Inhibition of Six1 affects tumour invasion and the expression of cancer stem cell markers in pancreatic cancer
Six1 downregulation results in a growth arrest of Panc1 cells in a xenograft model. a Body weight curve of mice. Straight line: Panc-1 tumours with scramble shRNA (Panc1shCtl). Dashed line: Panc-1 tumours with Six1-shRNA (Panc1shSix1). No difference in body weight in both groups. b Tumour growth curve of Panc-1 tumours. Straight line: Panc-1 tumours with scramble shRNA (Panc1shCtl). Dashed line: Panc-1 tumours with Six1-shRNA (Panc1shSix1). c Tumour volume of Panc-1 tumour after resection from xenograft models. Upper panel: Panc-1 tumours with Six1-shRNA (Panc1shSix1). Lower panel: Panc-1 tumours with scramble shRNA (Panc1shCtl). d Representative figures for expression of Six1 in Panc-1 tumours with scramble shRNA (left panel) and tumours with Six1-shRNA (right panel). e,f Representative figures for expression of CD44 e and CD24 f in Panc-1 tumours with scramble shRNA (left panel) and tumours with Six1-shRNA (right panel)
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Fig3: Six1 downregulation results in a growth arrest of Panc1 cells in a xenograft model. a Body weight curve of mice. Straight line: Panc-1 tumours with scramble shRNA (Panc1shCtl). Dashed line: Panc-1 tumours with Six1-shRNA (Panc1shSix1). No difference in body weight in both groups. b Tumour growth curve of Panc-1 tumours. Straight line: Panc-1 tumours with scramble shRNA (Panc1shCtl). Dashed line: Panc-1 tumours with Six1-shRNA (Panc1shSix1). c Tumour volume of Panc-1 tumour after resection from xenograft models. Upper panel: Panc-1 tumours with Six1-shRNA (Panc1shSix1). Lower panel: Panc-1 tumours with scramble shRNA (Panc1shCtl). d Representative figures for expression of Six1 in Panc-1 tumours with scramble shRNA (left panel) and tumours with Six1-shRNA (right panel). e,f Representative figures for expression of CD44 e and CD24 f in Panc-1 tumours with scramble shRNA (left panel) and tumours with Six1-shRNA (right panel)
Mentions: We assessed the effect of Six1 inhibition in Panc1 cells in vivo in a xenograft model. For this analysis, shRNA-transfected Panc1 cells were used, showing a stably decreased expression of Six1. After injection of tumour cells into nude mice (2.5 × 106 cells/mouse), body weight and tumour growth were observed for four weeks (Fig. 3a–c). The body weight did not show any difference between these two groups during the observation time. In the beginning, the average tumour volume was 47.65 mm3 (±19.34) in the control group (Panc1shctrl) and 47.00 mm3 (±15.90) in the group with Six1-shRNA (Panc1shSix1). After two weeks, the tumour volume had increased to 86.78 mm3 (±33.93) in the control group and had declined to 39.84 mm3 (±18.54) in Panc1shSix1group (p = 0.0018). At time of euthanasia, the average tumour volume was 124.13 mm3 (±46.59) in the Panc1shctrl group and 50.22 mm3 (±29.76) in Panc1shSix1 (p = 0.0008). After euthanasia, tumour samples of both groups were immunostained against Six1. As expected, tumours from the Panc1shctrl group showed a higher expression of Six1 than tumours from the Panc1shSix1 group (Fig. 3d). Interestingly, in the tumour specimens of the Panc1shctrl group, we observed an increased expression of Six1 at the invasive edge where EMT plays an important role for tumour invasion. Moreover, we evaluated the expression of CD44 and CD24 in those murine tumour samples to assess the co-expression of EMT markers and surrogate markers associated with a CSC phenotype [27]. Four out of five control tumours were CD44+/CD24+ whereas all Six1-downregulated tumours lost that phenotype and were CD44−/CD24+ (Fig. 3d, e, and f and Additional file 3: Table S2).Fig. 3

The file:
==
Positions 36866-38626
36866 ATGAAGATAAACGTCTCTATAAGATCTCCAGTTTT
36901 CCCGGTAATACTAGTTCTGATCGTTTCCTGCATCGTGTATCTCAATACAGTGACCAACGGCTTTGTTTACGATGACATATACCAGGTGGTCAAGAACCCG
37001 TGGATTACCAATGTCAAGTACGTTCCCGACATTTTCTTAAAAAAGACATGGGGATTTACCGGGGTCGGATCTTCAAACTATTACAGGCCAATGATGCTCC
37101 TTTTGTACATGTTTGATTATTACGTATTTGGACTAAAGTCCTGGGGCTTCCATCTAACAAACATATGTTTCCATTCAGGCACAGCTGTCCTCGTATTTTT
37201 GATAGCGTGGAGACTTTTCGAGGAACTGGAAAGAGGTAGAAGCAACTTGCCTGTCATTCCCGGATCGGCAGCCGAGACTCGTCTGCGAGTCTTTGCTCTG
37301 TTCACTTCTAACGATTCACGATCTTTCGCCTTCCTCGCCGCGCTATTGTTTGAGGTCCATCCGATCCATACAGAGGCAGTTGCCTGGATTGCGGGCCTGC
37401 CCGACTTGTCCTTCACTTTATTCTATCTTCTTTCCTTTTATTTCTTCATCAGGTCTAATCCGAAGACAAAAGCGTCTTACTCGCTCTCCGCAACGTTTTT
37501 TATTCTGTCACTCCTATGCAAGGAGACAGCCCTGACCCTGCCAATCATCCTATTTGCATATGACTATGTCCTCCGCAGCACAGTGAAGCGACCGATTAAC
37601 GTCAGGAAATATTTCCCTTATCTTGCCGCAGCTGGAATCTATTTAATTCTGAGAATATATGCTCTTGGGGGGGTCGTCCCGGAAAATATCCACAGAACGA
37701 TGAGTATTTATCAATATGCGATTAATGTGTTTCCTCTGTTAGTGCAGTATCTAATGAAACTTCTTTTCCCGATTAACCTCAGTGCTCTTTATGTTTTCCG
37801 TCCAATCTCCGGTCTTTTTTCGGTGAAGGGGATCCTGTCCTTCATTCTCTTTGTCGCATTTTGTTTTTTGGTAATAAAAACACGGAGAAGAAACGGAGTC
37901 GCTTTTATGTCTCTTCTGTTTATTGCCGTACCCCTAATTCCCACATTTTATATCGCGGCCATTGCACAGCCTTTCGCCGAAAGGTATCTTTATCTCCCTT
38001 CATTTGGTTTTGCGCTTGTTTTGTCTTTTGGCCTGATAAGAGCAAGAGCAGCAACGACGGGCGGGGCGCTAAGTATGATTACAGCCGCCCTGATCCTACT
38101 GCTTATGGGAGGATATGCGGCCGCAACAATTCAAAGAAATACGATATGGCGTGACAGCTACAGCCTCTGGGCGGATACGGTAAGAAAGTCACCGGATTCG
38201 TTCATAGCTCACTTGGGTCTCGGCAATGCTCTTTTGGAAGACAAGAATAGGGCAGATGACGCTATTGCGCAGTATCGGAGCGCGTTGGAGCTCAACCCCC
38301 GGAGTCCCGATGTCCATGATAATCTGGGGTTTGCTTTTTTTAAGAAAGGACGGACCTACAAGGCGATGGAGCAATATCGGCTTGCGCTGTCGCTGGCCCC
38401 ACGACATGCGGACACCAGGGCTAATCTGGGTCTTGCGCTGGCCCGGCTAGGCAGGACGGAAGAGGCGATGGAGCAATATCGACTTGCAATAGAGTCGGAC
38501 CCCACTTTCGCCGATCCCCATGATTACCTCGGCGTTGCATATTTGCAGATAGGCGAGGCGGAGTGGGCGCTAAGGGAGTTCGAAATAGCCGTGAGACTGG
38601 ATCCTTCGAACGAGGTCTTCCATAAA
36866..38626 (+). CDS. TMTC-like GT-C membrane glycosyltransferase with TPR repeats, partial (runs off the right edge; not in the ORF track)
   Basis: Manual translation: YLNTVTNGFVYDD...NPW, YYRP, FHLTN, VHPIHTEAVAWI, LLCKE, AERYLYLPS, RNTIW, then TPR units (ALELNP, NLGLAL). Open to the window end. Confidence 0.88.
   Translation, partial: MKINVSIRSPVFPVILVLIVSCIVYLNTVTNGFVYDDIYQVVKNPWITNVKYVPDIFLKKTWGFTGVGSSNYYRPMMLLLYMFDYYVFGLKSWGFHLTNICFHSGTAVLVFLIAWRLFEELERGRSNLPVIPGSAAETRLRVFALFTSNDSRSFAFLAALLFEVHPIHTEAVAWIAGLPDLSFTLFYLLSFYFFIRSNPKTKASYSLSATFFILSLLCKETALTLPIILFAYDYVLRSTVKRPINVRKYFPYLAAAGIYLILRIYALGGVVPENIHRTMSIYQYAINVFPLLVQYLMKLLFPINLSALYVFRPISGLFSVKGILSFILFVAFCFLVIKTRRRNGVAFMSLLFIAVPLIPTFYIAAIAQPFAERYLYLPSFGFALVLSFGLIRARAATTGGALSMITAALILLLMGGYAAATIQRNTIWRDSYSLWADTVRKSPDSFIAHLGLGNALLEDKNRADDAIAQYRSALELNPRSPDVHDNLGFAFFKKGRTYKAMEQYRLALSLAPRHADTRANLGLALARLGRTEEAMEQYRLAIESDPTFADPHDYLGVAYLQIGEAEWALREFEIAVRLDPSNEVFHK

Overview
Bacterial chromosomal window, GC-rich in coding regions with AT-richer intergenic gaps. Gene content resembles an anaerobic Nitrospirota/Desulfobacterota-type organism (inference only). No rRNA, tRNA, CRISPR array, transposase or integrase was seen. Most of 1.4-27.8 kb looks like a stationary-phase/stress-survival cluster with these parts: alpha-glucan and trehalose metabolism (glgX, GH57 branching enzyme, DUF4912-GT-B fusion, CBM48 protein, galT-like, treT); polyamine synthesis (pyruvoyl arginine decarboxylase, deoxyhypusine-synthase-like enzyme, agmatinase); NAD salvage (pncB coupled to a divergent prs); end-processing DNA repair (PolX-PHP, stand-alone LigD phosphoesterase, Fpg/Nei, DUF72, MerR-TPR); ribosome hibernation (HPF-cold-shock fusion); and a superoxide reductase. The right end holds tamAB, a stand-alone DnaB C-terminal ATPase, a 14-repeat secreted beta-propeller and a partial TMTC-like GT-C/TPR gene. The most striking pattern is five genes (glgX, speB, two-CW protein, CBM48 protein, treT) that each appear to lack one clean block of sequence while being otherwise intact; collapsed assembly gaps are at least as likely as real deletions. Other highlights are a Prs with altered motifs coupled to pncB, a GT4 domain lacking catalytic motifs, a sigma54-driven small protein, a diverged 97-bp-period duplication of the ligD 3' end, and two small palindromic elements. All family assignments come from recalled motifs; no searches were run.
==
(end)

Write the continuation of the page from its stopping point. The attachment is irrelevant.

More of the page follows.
View Article: PubMed Central - PubMed

ABSTRACT

Background: Epithelial-to-mesenchymal transition (EMT) and cancer stem cells (CSC) contribute to tumour progression and metastasis. Assessment of transcription factors involved in these two mechanisms can help to identify new targets for an oncological therapy. In this study, we focused on the evaluation of the transcription factor Six1 (Sine oculis 1). This protein is involved in embryologic development and its contribution to carcinogenesis has been described in several studies.

Methods: Immunohistochemistry against Six1 was performed on a tissue microarray containing specimens of primary pancreatic ductal adenocarcinomas (PDAC) of 139 patients. Nuclear and cytoplasmic expression was evaluated and correlated to histopathological parameters. Expression of Six1 was inhibited transiently by siRNA in Panc1 and BxPc3 cells and stably by shRNA in Panc1 cells. Expression analysis of CDH1 and Vimentin mRNA was performed and cell motility was tested in a migration assay. Panc1 cells transfected with Six1 shRNA or scrambled shRNA were injected subcutaneously into nude mice. Tumour growth was observed for four weeks. Afterwards, tumours were stained against Six1, CD24 and CD44.

Results: Six1 was overexpressed in the cytoplasm and cellular nuclei in malignant tissues (p < 0.0001). No correlation to histopathological parameters could be detected. Six1 down-regulation decreased pancreatic cancer cell motility in vitro. CDH1 and vimentin expression was decreased after inhibition of the expression of Six1. Pancreatic tumours with impaired expression of Six1 showed significantly delayed growth and displayed loss of the CD24+/CD44+ phenotype.

Conclusion: We show that Six1 is overexpressed in human PDAC and that its inhibition results in a decreased tumour progression in vitro and in vivo. Therefore, targeting Six1 might be a novel therapeutic approach in patients with pancreatic cancer.

Electronic supplementary material: The online version of this article (doi:10.1186/s12885-017-3225-5) contains supplementary material, which is available to authorized users.

No MeSH data available.


Related in: MedlinePlus